One of the most common life goals of many of us is to be cool. Being cool, to lots of people, means doing cool things, wearing cool clothes and eating cool food. One would over-emphasize the best thing in any of the categories mentioned so to show that they are “cool”.
The most common “cool things” people in Hong Kong would mention:
1. Cool Things
A: “I’m hitting the Hong Kong Stadium for the Rugby 7 this weekend. Are you coming?”
B: “It’s hard to find tickets, bro. I wish I have them!”
2. Cool Clothes
A: (insert an international brand) is coming to Hong Kong soon, do you know that?”
B: “Yeah, the new collections at (insert any of the brands available at the IFC Mall or Harbour City) also look good, did you check them out?”
3. Cool food
A: “Let’s do brunch this Saturday at Oolaa“.
B: “Where’s it?”
A: “It’s the big, cozy restaurant across from the garbage station on Bridge Street”.
The actual meanings of what people think are “cool”:
- “You’re not cool enough to get the Rugby 7 tickets, maybe you can wait outside the entrance to pick up some used tickets from others”.
- “I know the full list of the brands available at IFC Mall, have you ever walked inside?”
- “Come on! Everyone knows Oolaa, just Google-map it”.
p>Hong Kong might be a big city, but it’s still a small place. Lots of people don’t usually go out of the districts they live except for during the weekends or big festivals. When you’re in Kowloon, you go shopping and eating in Kowloon. When you’re on the Island, you go partying and drunk-walking on the Island. We all have this mindset of making our value of coolness linked to the surroundings and noises of the people staying at our area. Being “cool” nowadays is twisted to being in loop of what others think is cool, instead of doing what you think is cool. When you don’t say exactly the same thing others think is cool, then you’re not “cool”. As a result, everyone cares about words than facts. For example, you can challenge people’s coolness by asking, “you seriously haven’t been to Yardbird?”. Simple but very nasty.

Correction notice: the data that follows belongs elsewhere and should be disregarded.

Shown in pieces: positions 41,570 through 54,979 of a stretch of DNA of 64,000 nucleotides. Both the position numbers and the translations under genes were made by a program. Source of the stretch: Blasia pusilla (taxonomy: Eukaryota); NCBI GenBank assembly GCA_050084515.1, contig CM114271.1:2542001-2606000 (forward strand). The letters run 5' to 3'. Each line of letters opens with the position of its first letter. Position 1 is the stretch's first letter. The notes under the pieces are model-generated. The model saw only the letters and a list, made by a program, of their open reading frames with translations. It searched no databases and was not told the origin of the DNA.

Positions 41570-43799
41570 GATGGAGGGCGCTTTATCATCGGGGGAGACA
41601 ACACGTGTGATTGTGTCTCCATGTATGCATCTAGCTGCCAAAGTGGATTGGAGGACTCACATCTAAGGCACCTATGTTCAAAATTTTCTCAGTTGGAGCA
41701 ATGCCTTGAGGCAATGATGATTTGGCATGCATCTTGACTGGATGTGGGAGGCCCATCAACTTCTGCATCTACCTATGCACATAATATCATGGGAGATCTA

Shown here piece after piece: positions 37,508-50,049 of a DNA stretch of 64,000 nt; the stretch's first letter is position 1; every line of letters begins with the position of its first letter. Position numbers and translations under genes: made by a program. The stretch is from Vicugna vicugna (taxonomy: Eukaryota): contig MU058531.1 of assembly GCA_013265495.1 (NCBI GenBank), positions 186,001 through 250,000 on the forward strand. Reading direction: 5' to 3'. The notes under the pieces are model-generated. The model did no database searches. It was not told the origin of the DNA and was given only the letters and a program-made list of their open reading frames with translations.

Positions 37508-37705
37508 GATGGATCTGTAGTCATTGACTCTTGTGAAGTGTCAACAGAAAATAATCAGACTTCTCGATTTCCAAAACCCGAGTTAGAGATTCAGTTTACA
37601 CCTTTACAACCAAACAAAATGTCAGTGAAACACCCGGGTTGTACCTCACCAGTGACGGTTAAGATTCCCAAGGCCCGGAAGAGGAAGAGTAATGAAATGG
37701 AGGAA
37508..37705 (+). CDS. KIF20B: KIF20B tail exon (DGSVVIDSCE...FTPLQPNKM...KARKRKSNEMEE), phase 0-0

With new stores flocking to Hong Kong’s big shopping malls, restaurants coming and going away, events and festivals happening throughout the year, Hong Kong is always on-the-go. When you don’t speak with the “keywords” others commonly mention at that time, then you’re not “at-the-moment”.
May I use the motto of Project Runway, “In fashion one day you’re in, the next you’re out”. Now you can replace “fashion” with “Hong Kong”.